The creation of Art is funded through: government, lottery or charity grants; scholarships; competitions; artist in residence schemes; patronage; or is self-funded.
As art and commerce becomes inextricably linked in our daily lives, so art looses its status and importance. The rich buy art as an assertion of their economic standing and good taste.
You may be interested in viewing the work Stradivarius Liberatus at 100 Artworks which was created in response to a photo of a potato that sold for one million dollars.
Art becomes the fool's gold of our times...
Art is bought and sold, valued and devalued depending on the taste and whims of the paying consumer.
An artwork often compliments an existing environment: a corporate building, a person's home, a cultural establishment. The artwork must reflect the values and attitudes of the commissioning agent, it must present 'appropriate content', be the right size, shape, duration, colour, and produced using media that reflects and promotes the consumer's corporate, organisational, or personal persona.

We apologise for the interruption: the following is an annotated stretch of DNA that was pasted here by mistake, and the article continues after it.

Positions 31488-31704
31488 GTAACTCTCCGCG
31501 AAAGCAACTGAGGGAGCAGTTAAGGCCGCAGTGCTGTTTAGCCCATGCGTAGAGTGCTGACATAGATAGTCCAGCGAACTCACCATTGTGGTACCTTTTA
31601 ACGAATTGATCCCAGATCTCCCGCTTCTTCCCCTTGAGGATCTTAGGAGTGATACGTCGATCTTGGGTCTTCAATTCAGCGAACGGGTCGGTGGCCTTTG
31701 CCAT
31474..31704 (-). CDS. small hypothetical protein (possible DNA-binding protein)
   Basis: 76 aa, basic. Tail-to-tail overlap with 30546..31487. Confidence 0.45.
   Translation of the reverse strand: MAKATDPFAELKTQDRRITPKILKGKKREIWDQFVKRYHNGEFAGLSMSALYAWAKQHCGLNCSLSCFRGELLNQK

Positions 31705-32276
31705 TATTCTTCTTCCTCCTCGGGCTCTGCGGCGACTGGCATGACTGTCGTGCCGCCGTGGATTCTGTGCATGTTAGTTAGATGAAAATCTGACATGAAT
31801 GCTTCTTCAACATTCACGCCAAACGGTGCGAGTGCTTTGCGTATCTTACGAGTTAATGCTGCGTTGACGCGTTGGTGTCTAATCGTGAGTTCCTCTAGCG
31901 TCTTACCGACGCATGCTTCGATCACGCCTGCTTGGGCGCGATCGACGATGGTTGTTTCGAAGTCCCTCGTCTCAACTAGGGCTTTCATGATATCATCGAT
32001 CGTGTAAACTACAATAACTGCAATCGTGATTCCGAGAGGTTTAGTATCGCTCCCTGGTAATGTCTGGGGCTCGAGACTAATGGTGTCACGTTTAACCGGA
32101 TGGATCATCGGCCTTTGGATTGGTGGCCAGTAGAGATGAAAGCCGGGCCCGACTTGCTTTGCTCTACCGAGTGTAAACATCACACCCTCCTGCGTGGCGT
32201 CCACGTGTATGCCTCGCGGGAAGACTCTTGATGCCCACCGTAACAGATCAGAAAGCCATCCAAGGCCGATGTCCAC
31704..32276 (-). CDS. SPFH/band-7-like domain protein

As the interior world of the consumer changes, so the artwork is replaced. Art becomes disposable.
The primary emphasis of art has altered as the commercial art market has grown. Art for many is now often no more than fashionable decoration.
Art institutions, critics, administrators, agents, galleries and auction houses sell to buyers in a fine art marketplace that distances itself from what is considered the crass and vulgar sale of mass produced greetings cards, posters and prints available to the general consumer.
The role of the institution and expert in the art market is crucial in confirming to others who are not confident in their own critical or aesthetic judgments, that an artwork is worth a particular amount of money. In this endeavour, the art market protects exclusivity above all else, as this drives prices ever higher. The art market seeks to exchange unique objects and avoids popular and public art.